Morgan Trip

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Morgan Trip
Posted by LAWRENCE SMITH on Tuesday, March 13, 2018 11:29 PM

Sometime in the 40s David Morgan of Trains took a cab ride on a T-1 on the Ft Wayne Division. Does anyone know if he ever wrote an article on this trip?

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Posted by NP Eddie on Wednesday, March 14, 2018 12:23 PM

Lawrence Smith:

I viewed a numbers of articles on the PRR from the "Trains" CD 1940-2010 and cannot find an article about the above trip.

Ed Burns

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Posted by Overmod on Wednesday, March 14, 2018 1:24 PM

I have to suspect it's a 'third party' report of DPM being present.

I have my suspicions of Mr. Morgan's role in the effective demonization of the T1 design, which is why I am watching to learn the circumstances here with some avidity.

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Posted by Miningman on Wednesday, March 14, 2018 5:41 PM

Why on earth would he do that? To what end?

First I heard of this, now I'm curious as well. Overmod, you must have based that on something!

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Posted by wanswheel on Thursday, March 15, 2018 12:26 PM

He was about 19 then. He died too soon to be bothered by stuff on the internet.  Caption: One of the earliest known photos of Morgan was taken in Fort Wayne, Ind., Sept. 2, 1947. Morgan is posing with the nose and pilot of Pennsylvania Railroad T1 4-4-4-4 No. 5507, years before he took the helm as editor of Trains. Photo by Richard J. Cook

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Posted by Overmod on Thursday, March 15, 2018 4:45 PM

Overmod, you must have based that on something!

Probably the wrong something.

i have long been of the opinion that the T1 had to become a 'failure' and the whole duplex idea a dog with a bad name for some reason.  I have thought that part of that reason was to help PRR get out of the colossal equipment trust obligation on the 50 production locomotives, but there is no 'smoking gun' pointing to that other than a continued skein of rail enthusiasts quoting other railfan enthusiasts until it looked like the act of a moron to greenlight series T1 production, let alone have anything good to say about the things.  This despite quite a bit of primary source investigation indicating many of the reported failures were fake and many more the result of bad training or inappropriate experience.

I had forgotten DPM was as young as he was.  I came into the Trains community in 1963 and of course thought that was how it had always been.  I had the impression that Morgan was responsible for quite a bit of the official pravda about impossible slipping, hopeless smoke, etc. and was thinking that here in '47, right at the last hurrah of active PRR effort to fix the T1 issues, we might be able to find what soured him on the idea.  

At 19, with a number of years before he would even be proofing at Kalmbach, I don't see it would matter that much ... except to wonder how someone who loved Emmas so much couldn't love the Veronica Lake of steam even more...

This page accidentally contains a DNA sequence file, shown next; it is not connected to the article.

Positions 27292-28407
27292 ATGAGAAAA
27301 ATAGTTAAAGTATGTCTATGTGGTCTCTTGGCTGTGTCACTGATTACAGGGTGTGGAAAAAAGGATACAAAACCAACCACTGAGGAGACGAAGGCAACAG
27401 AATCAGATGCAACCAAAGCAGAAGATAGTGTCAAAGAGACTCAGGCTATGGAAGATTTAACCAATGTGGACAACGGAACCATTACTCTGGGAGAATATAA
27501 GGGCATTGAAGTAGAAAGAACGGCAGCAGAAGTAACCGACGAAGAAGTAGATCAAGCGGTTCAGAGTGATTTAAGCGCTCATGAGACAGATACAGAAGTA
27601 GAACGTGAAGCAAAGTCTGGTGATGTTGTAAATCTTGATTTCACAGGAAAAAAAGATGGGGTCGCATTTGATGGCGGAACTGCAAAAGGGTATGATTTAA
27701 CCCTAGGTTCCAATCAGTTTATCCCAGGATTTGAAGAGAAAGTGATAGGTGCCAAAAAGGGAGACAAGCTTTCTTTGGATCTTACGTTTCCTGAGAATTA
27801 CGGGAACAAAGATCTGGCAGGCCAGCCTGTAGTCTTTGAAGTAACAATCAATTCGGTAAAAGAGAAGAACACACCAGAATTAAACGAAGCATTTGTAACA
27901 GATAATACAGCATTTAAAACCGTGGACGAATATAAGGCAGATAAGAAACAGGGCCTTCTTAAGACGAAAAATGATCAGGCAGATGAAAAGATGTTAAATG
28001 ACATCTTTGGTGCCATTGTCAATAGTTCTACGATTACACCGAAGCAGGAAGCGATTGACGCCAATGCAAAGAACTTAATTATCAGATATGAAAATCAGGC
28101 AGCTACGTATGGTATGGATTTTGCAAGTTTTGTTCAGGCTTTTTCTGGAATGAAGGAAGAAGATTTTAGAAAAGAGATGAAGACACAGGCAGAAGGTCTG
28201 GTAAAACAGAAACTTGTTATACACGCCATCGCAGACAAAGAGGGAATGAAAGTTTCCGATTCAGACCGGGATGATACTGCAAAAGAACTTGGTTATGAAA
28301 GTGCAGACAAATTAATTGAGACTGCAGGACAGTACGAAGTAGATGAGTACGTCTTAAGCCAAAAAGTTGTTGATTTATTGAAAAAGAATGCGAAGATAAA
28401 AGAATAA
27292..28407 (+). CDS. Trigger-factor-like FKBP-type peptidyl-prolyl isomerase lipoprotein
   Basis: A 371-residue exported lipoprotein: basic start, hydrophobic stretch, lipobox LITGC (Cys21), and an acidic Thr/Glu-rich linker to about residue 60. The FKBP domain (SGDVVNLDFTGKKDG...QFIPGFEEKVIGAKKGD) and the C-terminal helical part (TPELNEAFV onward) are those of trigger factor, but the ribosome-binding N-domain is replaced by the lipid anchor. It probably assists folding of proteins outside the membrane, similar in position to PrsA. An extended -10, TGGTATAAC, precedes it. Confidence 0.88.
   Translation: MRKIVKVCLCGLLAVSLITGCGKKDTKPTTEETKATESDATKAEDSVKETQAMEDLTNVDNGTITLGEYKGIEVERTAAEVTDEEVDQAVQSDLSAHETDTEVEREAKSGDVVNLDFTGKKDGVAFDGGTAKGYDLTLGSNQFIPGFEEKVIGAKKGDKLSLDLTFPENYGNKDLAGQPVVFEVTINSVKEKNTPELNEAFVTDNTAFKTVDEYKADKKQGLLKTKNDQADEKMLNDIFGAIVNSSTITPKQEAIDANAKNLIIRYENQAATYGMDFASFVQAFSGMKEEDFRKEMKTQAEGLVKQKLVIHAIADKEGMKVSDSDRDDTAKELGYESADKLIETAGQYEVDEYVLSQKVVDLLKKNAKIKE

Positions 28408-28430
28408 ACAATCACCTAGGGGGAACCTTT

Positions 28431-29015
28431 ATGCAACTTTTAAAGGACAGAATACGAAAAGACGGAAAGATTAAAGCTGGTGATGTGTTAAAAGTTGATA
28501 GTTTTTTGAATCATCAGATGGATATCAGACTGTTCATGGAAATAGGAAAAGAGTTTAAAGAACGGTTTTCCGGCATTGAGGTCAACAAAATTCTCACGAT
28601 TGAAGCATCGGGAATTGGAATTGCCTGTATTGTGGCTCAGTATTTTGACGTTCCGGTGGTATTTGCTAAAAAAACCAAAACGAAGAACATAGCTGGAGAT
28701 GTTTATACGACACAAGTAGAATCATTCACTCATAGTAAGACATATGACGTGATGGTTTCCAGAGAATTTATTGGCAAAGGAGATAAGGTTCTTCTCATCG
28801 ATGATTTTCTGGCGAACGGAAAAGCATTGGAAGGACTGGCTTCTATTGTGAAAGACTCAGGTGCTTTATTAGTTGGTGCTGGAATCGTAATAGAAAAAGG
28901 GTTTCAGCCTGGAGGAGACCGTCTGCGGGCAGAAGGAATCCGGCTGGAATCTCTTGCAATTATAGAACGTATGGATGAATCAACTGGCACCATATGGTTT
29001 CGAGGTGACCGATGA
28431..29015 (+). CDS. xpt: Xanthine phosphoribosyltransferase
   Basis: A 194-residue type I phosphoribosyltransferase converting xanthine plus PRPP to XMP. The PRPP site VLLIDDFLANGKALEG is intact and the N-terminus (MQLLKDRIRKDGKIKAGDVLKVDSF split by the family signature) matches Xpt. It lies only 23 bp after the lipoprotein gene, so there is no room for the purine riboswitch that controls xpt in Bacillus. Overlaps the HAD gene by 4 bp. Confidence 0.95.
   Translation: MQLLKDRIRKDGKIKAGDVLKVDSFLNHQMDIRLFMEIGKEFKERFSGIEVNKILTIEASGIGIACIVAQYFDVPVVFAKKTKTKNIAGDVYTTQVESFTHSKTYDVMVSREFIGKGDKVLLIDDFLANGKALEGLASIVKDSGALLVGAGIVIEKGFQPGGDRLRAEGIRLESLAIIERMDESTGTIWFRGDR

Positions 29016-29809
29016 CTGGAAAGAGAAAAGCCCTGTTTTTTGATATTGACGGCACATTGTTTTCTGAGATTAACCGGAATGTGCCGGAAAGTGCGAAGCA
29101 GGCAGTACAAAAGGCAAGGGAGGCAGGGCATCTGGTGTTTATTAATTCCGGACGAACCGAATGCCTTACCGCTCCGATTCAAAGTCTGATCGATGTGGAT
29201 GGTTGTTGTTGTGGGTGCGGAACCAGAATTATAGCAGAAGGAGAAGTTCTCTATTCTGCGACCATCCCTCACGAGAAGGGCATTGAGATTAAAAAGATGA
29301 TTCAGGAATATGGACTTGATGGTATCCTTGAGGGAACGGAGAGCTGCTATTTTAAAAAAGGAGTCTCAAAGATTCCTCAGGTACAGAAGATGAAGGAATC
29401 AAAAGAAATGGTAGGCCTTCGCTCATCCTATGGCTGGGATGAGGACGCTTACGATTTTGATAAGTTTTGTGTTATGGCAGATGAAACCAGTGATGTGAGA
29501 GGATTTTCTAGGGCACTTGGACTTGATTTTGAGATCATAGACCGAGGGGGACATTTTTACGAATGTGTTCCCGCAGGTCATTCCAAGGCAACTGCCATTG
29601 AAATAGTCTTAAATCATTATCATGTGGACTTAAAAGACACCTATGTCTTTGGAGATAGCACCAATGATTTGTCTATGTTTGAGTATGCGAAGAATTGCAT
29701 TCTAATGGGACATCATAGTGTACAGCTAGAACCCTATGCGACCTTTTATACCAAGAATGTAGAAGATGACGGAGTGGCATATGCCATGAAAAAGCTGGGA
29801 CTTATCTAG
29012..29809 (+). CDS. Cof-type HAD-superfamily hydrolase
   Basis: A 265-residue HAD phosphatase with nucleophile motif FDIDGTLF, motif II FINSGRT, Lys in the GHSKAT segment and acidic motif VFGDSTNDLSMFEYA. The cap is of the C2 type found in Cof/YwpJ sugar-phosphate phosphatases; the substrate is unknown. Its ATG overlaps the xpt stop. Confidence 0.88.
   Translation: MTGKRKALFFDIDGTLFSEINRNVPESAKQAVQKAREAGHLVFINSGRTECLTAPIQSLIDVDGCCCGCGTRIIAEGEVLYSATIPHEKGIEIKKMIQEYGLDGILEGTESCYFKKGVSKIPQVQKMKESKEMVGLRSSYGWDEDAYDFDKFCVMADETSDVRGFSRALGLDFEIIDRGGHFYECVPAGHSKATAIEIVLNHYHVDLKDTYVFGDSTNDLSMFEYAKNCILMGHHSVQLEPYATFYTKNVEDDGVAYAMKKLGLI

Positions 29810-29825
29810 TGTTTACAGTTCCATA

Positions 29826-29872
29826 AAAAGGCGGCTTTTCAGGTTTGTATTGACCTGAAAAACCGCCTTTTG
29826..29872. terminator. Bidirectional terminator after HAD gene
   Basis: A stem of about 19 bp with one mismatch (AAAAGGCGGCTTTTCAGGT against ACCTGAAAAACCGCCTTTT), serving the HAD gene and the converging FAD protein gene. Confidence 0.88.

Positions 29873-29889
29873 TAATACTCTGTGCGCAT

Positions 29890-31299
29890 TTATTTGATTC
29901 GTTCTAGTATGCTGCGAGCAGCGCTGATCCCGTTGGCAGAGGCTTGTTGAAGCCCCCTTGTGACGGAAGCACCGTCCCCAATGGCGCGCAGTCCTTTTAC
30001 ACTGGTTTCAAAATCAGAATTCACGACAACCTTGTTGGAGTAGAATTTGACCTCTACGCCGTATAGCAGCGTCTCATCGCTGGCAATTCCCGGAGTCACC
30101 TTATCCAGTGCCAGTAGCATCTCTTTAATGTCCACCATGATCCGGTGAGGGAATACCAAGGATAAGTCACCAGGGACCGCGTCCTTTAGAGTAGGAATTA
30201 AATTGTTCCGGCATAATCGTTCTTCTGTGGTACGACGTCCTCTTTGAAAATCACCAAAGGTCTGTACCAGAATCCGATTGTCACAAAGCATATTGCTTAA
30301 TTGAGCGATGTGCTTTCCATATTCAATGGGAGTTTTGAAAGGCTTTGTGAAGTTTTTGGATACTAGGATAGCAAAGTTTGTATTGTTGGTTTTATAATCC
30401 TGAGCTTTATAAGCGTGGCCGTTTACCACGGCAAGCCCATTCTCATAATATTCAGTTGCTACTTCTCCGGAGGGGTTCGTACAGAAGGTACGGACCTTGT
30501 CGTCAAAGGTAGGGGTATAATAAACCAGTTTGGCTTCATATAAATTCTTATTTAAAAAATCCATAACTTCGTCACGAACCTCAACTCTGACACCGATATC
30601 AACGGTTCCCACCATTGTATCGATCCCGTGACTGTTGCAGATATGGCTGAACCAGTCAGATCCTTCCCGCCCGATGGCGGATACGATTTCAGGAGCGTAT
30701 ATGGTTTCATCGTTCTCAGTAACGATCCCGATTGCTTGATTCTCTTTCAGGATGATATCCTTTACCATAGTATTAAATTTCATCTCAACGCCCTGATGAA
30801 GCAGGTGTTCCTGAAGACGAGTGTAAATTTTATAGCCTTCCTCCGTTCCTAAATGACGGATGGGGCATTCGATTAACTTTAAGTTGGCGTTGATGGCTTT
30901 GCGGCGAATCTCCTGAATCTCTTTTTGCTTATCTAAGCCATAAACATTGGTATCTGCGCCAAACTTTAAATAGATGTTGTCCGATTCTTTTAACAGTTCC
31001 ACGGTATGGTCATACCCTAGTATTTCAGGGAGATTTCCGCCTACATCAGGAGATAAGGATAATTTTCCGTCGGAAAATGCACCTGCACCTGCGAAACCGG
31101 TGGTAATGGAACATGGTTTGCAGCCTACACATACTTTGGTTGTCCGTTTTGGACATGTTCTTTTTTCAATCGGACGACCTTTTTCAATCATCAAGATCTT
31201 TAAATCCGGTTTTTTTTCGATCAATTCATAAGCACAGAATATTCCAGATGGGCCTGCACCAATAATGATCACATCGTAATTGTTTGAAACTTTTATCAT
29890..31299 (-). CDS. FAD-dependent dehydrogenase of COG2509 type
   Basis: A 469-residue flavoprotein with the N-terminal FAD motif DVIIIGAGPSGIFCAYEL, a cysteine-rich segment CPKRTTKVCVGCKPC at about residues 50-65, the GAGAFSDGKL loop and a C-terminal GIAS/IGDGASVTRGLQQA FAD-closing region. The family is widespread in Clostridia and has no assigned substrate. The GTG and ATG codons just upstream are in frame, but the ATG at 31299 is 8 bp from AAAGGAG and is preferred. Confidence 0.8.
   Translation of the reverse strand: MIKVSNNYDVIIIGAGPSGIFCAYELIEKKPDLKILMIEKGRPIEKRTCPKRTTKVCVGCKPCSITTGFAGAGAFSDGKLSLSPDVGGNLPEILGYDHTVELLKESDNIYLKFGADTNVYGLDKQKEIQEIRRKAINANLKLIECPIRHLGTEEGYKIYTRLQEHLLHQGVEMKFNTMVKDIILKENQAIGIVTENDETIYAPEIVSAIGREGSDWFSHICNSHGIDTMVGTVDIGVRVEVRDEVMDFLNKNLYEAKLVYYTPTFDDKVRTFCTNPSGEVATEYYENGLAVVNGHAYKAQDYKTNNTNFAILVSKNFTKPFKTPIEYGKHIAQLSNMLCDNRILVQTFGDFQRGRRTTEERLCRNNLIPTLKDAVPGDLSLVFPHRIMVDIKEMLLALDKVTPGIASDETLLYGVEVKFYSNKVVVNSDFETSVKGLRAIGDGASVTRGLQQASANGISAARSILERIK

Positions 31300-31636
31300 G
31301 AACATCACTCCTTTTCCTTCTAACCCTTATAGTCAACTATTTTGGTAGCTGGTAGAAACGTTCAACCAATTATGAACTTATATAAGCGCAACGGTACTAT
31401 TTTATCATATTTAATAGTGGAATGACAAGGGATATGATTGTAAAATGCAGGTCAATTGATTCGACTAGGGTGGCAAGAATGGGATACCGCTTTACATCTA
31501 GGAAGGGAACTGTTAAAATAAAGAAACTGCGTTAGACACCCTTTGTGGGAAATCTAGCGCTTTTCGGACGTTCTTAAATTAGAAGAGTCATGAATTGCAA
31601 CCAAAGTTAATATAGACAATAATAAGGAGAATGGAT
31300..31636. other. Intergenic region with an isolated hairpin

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Posted by Miningman on Thursday, March 15, 2018 6:37 PM

Ok.. thanks for that. 

That is an incredible picture showing all the detail at the cylinder that we seldom get to see. Tremendous engineering and thought, exciting advances, mysterious and complex. 

I never bought into the piling-on. The way these accounts and stories were written, many anecdotal and too similiar, poorly written, many non technical, seemed very suspect and certainly did not jive with what a person instinctively knew. Even as a kid I thought 'what a bunch of malarkey'. 

Can't get over that picture...fabulous, thanks for the millionth time to Wanswheel. 

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Posted by Firelock76 on Thursday, March 15, 2018 8:04 PM

The plain fact of the matter is, when the Pennsy decided to dieselize their passenger service in 1946, and as quickly as possible, the T1's were out of a job before the job had even got seriously started.  How good they were, and they turned out to be darn good when PRR enginemen learned how to use them, didn't make any difference.  They were doomed anyway.

And who knows how these "old husband's tales"  get started?  I have to call them "old husbands..." since I don't know too many "old wives..." who sit around yarning about steam locomotives!

I've mentioned this before, but I'll mention it again anyway.  For a superb tutorial on the T1 get a copy of Classic Trains "Steam Glory 3,"  still available as a back-issue last time I looked.  There's an article in it called "Pennsy's T1 Reassessed"  by David R Stevenson, who punctures all the myths and gives the straight scoop on the T1.

I had the pleasure of meeting Mr. Stevenson several years back at a train show in Chantilly VA.  A very nice man and we had a fun chat concerning a mutual aquaintance.


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